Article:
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HIGHLY SELECTIVE SENSORS FOR CHEMICAL AND BIOLOGICAL WARFARE AGENTS, INSECTICIDES AND VOCS BASED ON A MOLECULAR SURFACE IMPRINTING TECHNIQUE
ZHOU, Y., R. TSUI, G. MARACAS, J. M. VAN EMON, AND K. LEVON. HIGHLY SELECTIVE SENSORS FOR CHEMICAL AND BIOLOGICAL WARFARE AGENTS, INSECTICIDES AND VOCS BASED ON A MOLECULAR SURFACE IMPRINTING TECHNIQUE. Presented at Pittsburgh Conference (Pittcon) 2006, Orlando, FL, March 12 - 17, 2006.
The overall objectives of the task include several components: (1) develop immunochemical methods for compounds difficult to analyze by conventional methodologies; (2) tailor immunochemical methods to support specific human exposure assessment studies; (3) team immunochemical sample preparations with instrumental analysis such as mass spectrometry for in-depth sample characterization; (4) provide methods to support NERL's human exposure and environmental monitoring efforts; (5) provide analytical methods that improve risk assessments by reducing the amount of uncertainity in environmental measurements; (6) provide multimedia analytical methods to support an integrated multimedia approach to assess and characterize risk to human health and the environment; (7) provide sponsorship of annual immunochemistry research meetings as a forum for stimulating interest and discussion on current or emerging bioanalytical methods; (8) develop and incorporate rapid, cost-effective laboratory and field portable immunochemical techniques such as enzyme-linked immunosorbent assay (ELISA) methods into monitoring studies and human exposure field surveys to delineate sub-populations of "highly exposed" individuals for detailed follow-up studies.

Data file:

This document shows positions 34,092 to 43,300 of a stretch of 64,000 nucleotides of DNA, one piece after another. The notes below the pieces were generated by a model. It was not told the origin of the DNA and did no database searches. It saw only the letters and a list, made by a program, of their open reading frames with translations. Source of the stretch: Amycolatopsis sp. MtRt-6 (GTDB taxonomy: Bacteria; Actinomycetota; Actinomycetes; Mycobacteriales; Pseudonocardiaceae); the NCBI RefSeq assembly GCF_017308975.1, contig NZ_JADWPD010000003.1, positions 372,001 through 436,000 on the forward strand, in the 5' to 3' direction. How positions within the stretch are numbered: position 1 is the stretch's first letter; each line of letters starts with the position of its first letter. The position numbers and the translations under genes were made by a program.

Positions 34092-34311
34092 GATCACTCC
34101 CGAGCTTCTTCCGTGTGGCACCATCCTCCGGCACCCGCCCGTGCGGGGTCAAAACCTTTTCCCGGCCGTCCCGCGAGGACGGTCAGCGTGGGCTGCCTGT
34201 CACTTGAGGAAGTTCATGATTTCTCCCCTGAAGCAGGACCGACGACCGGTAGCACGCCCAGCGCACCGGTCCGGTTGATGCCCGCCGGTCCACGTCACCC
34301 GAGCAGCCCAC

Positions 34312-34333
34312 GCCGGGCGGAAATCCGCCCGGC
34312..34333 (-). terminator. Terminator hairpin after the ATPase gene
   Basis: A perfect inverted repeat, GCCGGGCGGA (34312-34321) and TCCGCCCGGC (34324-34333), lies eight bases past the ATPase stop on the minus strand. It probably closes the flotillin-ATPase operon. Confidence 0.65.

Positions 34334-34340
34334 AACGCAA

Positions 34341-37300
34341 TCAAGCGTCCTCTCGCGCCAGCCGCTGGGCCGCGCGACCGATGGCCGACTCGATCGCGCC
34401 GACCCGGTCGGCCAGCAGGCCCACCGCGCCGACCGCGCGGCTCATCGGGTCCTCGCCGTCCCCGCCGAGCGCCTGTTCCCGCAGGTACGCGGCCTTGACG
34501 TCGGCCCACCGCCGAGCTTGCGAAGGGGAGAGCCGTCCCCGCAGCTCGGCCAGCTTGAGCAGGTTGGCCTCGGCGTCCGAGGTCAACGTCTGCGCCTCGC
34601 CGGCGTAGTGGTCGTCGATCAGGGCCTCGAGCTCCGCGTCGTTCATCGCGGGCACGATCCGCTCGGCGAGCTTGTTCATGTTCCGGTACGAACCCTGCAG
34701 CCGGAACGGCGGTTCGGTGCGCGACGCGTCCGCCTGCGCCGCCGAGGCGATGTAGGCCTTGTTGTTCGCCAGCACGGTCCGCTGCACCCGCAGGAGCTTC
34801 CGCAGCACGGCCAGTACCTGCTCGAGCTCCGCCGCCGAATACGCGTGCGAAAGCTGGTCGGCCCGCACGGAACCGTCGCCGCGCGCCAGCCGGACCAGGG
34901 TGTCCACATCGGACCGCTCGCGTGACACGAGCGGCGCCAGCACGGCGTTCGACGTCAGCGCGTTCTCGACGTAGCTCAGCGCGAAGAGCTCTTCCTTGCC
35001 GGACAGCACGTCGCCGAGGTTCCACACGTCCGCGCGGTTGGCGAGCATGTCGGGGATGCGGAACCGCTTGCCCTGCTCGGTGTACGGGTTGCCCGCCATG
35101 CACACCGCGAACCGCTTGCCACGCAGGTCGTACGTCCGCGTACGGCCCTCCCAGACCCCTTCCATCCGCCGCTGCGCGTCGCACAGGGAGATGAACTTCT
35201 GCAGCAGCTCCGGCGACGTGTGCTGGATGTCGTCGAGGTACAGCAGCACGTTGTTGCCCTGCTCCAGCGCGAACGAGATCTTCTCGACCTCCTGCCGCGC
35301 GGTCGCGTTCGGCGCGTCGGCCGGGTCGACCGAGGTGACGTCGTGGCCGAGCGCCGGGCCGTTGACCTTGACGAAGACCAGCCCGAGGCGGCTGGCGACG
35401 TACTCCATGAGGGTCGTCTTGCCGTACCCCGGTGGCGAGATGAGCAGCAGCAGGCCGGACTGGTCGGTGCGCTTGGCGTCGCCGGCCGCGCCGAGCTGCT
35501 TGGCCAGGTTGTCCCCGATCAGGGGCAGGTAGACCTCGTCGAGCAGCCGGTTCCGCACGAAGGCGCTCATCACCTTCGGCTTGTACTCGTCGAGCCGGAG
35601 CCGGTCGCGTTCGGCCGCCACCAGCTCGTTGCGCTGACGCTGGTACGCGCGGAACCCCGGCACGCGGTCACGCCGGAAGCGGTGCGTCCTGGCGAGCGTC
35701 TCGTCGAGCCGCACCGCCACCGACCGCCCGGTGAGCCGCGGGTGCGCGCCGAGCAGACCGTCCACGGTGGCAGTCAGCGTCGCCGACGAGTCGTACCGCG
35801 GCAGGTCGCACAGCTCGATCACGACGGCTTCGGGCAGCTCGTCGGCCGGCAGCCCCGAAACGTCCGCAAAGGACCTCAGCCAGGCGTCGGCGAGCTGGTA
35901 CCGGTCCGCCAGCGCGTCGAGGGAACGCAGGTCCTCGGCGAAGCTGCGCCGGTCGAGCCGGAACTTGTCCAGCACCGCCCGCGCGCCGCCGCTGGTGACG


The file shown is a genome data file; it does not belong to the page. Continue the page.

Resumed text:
Specific method needs have been identified through consultations with client office personnel. This Task strives to fulfill those needs as appropriate. In particular, methods for pyrethroids, e.g., permethrin, cypermethrin, and deltamethrin are being developed and evaluated. Efficient sample preparations are under development for exposure samples using pressurized liquid extraction. Confirmation will be achieved using high performance liquid chromatography (HPLC). A rapid immunoassay approach for the analysis of 2,4-D in urine will be completed and a SOP and report written. Immunoaffinity chromatography sample preparations for the pyrethroids will be developed. Work will continue on the application of antibody replacements such as molecularly imprinted polymers. Additional candidate analytes will be identified for a tiered approach and to guide development of the next Task. Flexibility will be maintained to address methods and measurement issues as they arise during the task period which ends in FY06. The objective of the Task is to develop bioanalytical methods to support exposure monitoring studies during the task period.
Abstract was given as an oral platform presentation at the Pittsburgh Conference, Orlando FL (March 5-9, 2006). Research described is the development of sensors based on molecular surface imprinting. Applications include the monitoring of chemical and biological agents and insecticides.